Thai Prime Minister Prayut Chan-o-cha has been temporarily sidelined as the country’s leader, but will remain defense minister, a government spokesman said.
The unusual leadership reshuffle follows a ruling by Thailand’s Constitutional Court on Wednesday, ordering Prayut to step aside as it considers whether he has violated the eight-year term recently enshrined in the constitution.
Prayut took on the role of prime minister after a military coup in 2014 before winning a controversial general election in 2019.
In the meantime, he ordered the kingdom’s constitution to be rewritten, prohibiting the prime minister from serving for more than eight years in office. But the question now is whether Prayut has crossed his own line.
Earlier this week, the court accepted a petition signed by 172 opposition lawmakers alleging Prayut’s rule began in 2014, when he took power during the coup. The court is also likely to consider whether his term officially began in 2017, when the constitution was rewritten, or even in 2019, after the election.
Five of the nine constitutional court judges agreed on Wednesday that Prayut should be suspended while the court considers the case, but did not provide a timeline for the ruling. The court gave Prayut 15 days to file a counter statement as to why he should keep the job, once he formally receives the procedural document.
In a statement, Prayut’s office said it respects the court’s decision.
The order “will not affect the governance of the nation, the work performed by officials or the ongoing policies of the government,” the statement said.
Deputy Prime Minister Prawit Wongsuwan is acting as prime minister while the court considers a final verdict, government spokesman Anucha Burapachaisri told reporters on Wednesday. Prawit himself is a former army chief and a long-time supporter of the Thai monarchy.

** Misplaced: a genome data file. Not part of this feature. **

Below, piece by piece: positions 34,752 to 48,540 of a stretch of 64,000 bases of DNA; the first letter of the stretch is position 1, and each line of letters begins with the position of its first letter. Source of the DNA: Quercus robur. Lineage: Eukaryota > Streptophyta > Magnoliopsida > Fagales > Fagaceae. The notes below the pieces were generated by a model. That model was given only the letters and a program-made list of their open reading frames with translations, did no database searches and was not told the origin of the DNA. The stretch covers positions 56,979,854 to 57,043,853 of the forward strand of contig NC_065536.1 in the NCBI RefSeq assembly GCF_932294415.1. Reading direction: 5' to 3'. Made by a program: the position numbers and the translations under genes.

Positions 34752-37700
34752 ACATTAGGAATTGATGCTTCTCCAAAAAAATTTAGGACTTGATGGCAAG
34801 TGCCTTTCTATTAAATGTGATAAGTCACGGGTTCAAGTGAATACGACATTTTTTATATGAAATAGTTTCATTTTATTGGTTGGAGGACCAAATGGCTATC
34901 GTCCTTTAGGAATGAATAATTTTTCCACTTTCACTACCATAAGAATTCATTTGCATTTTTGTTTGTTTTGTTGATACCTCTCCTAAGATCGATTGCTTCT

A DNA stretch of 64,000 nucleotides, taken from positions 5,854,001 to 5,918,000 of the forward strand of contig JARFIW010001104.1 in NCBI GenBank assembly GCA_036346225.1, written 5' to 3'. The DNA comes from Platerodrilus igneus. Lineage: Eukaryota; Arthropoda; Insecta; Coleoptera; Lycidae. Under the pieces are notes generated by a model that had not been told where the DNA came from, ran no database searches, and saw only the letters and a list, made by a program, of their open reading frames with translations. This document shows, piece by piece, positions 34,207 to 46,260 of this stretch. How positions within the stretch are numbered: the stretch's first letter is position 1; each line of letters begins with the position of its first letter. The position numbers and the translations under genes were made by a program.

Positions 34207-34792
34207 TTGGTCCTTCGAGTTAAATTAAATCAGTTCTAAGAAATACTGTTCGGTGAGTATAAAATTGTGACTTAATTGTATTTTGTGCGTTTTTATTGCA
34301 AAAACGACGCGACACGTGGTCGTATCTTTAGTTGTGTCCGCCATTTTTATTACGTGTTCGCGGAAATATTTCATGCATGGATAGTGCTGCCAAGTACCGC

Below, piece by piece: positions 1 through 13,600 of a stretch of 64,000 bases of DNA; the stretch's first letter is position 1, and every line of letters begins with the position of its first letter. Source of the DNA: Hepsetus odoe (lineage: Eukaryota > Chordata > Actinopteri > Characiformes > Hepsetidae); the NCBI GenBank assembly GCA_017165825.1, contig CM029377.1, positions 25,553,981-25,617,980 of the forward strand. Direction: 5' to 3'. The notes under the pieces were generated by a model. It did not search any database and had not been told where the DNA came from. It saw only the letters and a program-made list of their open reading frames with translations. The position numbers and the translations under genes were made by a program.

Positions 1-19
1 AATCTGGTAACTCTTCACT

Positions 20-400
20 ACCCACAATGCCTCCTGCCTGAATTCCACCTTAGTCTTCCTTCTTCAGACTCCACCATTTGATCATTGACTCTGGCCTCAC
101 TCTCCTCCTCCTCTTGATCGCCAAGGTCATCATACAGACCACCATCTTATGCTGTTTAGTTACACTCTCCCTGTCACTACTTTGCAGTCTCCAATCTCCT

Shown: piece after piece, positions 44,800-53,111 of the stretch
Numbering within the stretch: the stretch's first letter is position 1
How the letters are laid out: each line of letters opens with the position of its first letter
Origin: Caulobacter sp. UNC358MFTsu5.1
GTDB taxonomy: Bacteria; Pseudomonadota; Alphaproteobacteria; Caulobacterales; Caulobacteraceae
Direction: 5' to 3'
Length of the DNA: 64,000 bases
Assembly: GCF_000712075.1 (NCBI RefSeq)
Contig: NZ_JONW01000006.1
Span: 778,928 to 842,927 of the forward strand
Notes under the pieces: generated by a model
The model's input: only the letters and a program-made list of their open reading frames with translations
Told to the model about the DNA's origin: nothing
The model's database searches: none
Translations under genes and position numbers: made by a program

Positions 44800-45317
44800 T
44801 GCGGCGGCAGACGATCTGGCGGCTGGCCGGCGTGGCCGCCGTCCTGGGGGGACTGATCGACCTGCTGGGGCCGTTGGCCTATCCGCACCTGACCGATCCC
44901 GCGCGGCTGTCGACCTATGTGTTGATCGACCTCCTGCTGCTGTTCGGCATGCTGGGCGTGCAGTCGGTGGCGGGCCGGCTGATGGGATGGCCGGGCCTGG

According to the constitution, new elections will be held in May next year, but the incumbent prime minister still has the power to call early elections by dissolving the elected House of Representatives.
Prayut has survived four no-confidence motions in recent months and it looks like he will remain in power until the election, said Thitinan Pongsudhirak, a professor at Chulalongkorn University in Bangkok.
But critics say it’s time for him to go.
“There’s been some economic mismanagement, politics is still polarized. For the past eight years since he’s been prime minister — or since he’s been prime minister — Thailand hasn’t done well,” said Thitinan.
Although the youth-led protests seem to have subsided of late, he said it was because some leaders of the movement had been persecuted and grievances about Prayut’s government still persist.
Prayut’s rule as the leader of a military coup who became prime minister was marred by growing authoritarianism and rising inequality.
The former military leader came to power in a bloodless coup in 2014 that overthrew the government of Yingluck Shinawatra after six months of civil unrest and violent street protests.
But shortly after the takeover, Prayut banned all political campaigns, including political gatherings of more than five people. During his leadership, hundreds of activists have been arrested and charged under draconian laws such as sedition or the lèse majesté – which prohibit criticism of the royal family.
In 2020, young people across the country defied threats from the military-backed government to take to the streets and call for Prayut’s resignation. The mass protests stemmed from failed promises to restore democracy, and what activists say is a crackdown on civil rights and freedoms.
The military government’s mismanagement in dealing with the coronavirus pandemic and economics, nepotism and lack of transparency and accountability also bolstered calls for Prayut to resign.
Discontent with the kingdom’s military government and monarchy continued well into 2021.
King Maha Vajiralongkorn, who ascended to the throne in 2016 and was crowned in May 2019, is said to spend much of his time abroad and was largely absent from public life in Thailand as the country struggled with the coronavirus pandemic.
Since he became king, billions of dollars in assets from the Thai Crown have been transferred to Vajiralongkorn, confirming his control over royal finances and vastly increasing his personal wealth, drawing ire from the public who are supposed to revere the monarchy.